How has your struggle with sexual sin—in your desires and behavior—impacted your life? It appears so innocuous at first: Masturbation may be a “guilty pleasure,” but it seems relatively harmless. Using porn or fantasy to fuel your behavior then becomes an obvious necessity. But there is always a steady progression. What starts with provocative ads or romance novels turns into soft porn and explicit stories. Then you want to experience more and more. Eventually, still pictures aren’t enough, and the Internet has made video downloads so easy. What began as a pleasant escape from the humdrum routine or pressures of life becomes an obsession. Some people begin spending hours every day surfing the Internet for new porn. Others pursue connection through chat rooms or phone sex. Many end up doing what they previously thought impossible—seeking out sexual encounters.

This increasing escalation has a price tag. We all have a very finite life. The time, energy, and money invested in pursuing sexual sin is stealing from your family, future security, career aspirations, ability to serve God and others, etc. Every day men and women are sacrificing things of infinite value to pursue their sexual desires. Even our health becomes a casualty. HIV and other STDs abound. The strain of living a secret, “double life” results in depression, ulcers, and anxiety.

In Psalm 32:3-4, David describes the cost of hidden sin: “For when I kept silent, my bones wasted away through my groaning all day long. For day and night your hand was heavy upon me; my strength was dried up as by the heat of summer” (ESV). We willingly sacrifice everything most dear to us—spouse, children, career, financial success, even faith (described as “more precious than gold” in 1 Peter 1:7)—on the altar of our sexual desires. It is crucial to reckon with this reality.

What has your sin cost you?

Even if your struggle hasn’t escalated as just described, have you noticed that the desires are taking up more space in your head and heart? Maybe you are able to manage your behavior on a day-to-day basis, but do you invest time carefully planning your next opportunity? Or savoring the memories of your last exploit? How do you respond to others when your carefully orchestrated plan is thwarted? Maybe your behavior looks okay on the outside, but inwardly you’re enslaved.

There is something incredibly important you need to know: You are not alone in this battle against sin. Too many in the church either aren’t being honest or are blind to this reality, but every Christian who wants to grow in holiness needs to face the fact that there are places in life where he or she is still enslaved by sin. So Paul writes,

“For I do not understand my own actions. For I do not do what I want, but I do the very thing I hate. Now if I do what I do not want, I agree with the law, that it is good. So now it is no longer I who do it, but sin that dwells within me. For I know that nothing good dwells in me, that is, in my flesh. For I have the desire to do what is right, but not the ability to carry it out. For I do not do the good I want, but the evil I do not want is what I keep on doing. Now if I do what I do not want, it is no longer I who do it, but sin that dwells within me. So I find it to be a law that when I want to do right, evil lies close at hand. For I delight in the law of God, in my inner being, but I see in my members another law waging war against the law of my mind and making me captive to the law of sin that dwells in my members. Wretched man that I am! Who will deliver me from this body of death? Thanks be to God through Jesus Christ our Lord! So then, I myself serve the law of God with my mind, but with my flesh I serve the law of sin” (Romans 7:15-25).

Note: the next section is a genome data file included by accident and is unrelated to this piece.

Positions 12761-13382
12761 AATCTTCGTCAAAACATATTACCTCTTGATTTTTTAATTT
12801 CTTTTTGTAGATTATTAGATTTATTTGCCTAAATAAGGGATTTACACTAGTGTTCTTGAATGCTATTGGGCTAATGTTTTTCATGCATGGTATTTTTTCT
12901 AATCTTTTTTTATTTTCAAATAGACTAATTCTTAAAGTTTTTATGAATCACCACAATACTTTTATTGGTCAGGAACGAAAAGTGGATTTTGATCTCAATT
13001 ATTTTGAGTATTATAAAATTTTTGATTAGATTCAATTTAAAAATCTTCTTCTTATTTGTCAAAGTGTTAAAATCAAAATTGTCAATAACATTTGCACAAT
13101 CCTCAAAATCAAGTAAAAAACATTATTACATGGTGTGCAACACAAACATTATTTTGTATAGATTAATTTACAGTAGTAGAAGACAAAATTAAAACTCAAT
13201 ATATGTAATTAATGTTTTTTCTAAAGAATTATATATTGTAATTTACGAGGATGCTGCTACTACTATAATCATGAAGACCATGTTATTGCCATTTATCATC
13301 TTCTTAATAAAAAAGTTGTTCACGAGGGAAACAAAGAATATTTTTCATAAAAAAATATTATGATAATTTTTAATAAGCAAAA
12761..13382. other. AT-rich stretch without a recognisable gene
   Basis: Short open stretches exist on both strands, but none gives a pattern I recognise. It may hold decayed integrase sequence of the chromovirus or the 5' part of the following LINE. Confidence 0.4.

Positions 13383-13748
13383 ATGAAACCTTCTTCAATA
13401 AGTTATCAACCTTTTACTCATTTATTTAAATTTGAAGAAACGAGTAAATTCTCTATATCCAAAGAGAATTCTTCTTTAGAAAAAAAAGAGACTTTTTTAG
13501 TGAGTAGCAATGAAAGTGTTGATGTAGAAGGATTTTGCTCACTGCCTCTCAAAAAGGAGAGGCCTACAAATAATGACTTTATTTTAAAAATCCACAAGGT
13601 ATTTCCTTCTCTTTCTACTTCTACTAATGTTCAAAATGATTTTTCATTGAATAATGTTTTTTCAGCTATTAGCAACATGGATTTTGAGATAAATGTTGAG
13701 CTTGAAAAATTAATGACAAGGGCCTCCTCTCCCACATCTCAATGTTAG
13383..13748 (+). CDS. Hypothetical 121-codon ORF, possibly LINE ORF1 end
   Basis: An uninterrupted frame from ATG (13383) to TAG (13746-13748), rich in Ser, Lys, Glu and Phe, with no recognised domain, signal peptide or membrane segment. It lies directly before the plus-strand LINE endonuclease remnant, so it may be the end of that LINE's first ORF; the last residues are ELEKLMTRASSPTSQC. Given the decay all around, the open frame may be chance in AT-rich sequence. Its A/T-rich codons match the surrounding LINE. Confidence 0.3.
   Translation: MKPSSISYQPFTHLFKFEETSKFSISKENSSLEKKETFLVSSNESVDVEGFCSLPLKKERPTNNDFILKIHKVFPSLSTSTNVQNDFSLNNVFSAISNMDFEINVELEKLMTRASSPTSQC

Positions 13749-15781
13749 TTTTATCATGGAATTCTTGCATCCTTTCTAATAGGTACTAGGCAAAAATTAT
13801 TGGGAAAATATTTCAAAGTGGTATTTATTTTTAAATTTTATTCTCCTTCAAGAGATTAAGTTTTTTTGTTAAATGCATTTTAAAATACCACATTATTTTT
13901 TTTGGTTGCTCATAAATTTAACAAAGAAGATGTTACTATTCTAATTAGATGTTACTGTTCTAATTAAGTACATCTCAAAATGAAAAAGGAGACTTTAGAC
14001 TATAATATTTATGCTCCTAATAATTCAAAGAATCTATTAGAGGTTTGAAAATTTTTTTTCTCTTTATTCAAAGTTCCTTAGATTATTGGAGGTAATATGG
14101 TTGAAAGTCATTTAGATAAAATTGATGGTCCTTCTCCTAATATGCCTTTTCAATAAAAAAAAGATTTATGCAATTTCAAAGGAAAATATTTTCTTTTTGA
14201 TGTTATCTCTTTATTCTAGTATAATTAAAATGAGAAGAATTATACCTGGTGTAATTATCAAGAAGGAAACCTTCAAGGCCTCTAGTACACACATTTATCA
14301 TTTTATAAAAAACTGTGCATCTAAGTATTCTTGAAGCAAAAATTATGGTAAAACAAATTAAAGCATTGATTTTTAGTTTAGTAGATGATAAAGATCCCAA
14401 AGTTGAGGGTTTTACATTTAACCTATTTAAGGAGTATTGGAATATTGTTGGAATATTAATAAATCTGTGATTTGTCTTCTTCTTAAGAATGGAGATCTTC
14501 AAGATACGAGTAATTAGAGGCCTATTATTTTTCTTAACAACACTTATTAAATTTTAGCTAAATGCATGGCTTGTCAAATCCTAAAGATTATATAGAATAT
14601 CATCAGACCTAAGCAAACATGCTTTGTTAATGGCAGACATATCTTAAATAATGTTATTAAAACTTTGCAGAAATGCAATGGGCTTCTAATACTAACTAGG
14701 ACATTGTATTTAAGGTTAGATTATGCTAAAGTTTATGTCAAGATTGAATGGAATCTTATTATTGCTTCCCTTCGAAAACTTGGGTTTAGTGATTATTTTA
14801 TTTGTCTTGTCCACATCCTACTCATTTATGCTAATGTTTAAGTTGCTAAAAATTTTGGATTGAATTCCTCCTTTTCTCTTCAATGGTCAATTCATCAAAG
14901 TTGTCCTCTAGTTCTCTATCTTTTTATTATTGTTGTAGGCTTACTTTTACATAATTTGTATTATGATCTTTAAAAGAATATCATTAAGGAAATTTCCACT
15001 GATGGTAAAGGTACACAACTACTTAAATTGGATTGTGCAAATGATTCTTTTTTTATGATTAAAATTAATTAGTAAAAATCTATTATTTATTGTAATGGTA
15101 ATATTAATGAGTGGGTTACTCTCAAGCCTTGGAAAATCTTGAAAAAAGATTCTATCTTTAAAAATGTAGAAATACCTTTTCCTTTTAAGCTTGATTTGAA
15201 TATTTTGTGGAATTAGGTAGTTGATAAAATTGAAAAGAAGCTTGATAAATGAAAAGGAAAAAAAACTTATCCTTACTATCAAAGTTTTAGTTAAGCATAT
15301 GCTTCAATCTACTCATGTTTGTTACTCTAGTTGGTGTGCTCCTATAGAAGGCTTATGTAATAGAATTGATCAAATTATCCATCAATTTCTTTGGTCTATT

Paul poignantly describes the experience of every Christian battling against sin. There is a profound sense of slavery and frustration in our inability to overcome particular struggles. You can almost see Paul beating his head against the wall in utter exasperation. And the battle is on two fronts: We both continue in sin we hate, and at the same time we woefully neglect God’s calling to love him and others in specific ways. Your situation is not unique. It was experienced by the most prolific writer of the NT, the eminent apostle who fearlessly took the message of Christ to Rome, the place of ultimate power and opposition to Jesus in the 1st century. And it has been the experience of every other leader in the church since and every man in the pew. All of us continue to struggle significantly with sin as Christians and sexual sin in particular reduces us to slavery. But in the midst of his seeming despair, Paul clings to the hope of our Deliverer. The goal of this book is for you to see the heart of the gospel. Jesus came to deliver you from the kingdom of darkness now!

Regardless of where you are in your struggle with sexual sin, prayerfully consider the following questions, and know that despite where you’ve been, Jesus is offering you a transformed life!

What have you sacrificed on the altar of sexual sin: money, time, relationships, etc.? Are you honestly assessing what it is costing you in your life, your relationships, your walk with God?

What encouragement can you gain from Paul’s struggle with sin in Romans 7?

Updated 5.9.2017

Don and Dave are college students. Don asks Dave, “What’s you major?” and Dave replies, “Business Administration.”

“What’s yours?” asks Dave, and Don says, “English Lit.”

Don then asks, “So, what’s your minor?”

And Dave says, “Porn is my minor.”

After a long pause, Don incredulously asks, “Is that in . . . the Women’s Studies Department?”

The fictional Dave in this snippet of dialogue would probably never be this honest. But a study of 29,000 North American college students revealed that 51% of men and 16% of women spend up to 5 hours each week online “for sexual purposes” [Cited in Porn University: What College Students Are Really Saying About Sex on Campus, by Michael Leahy. Moody, 2009].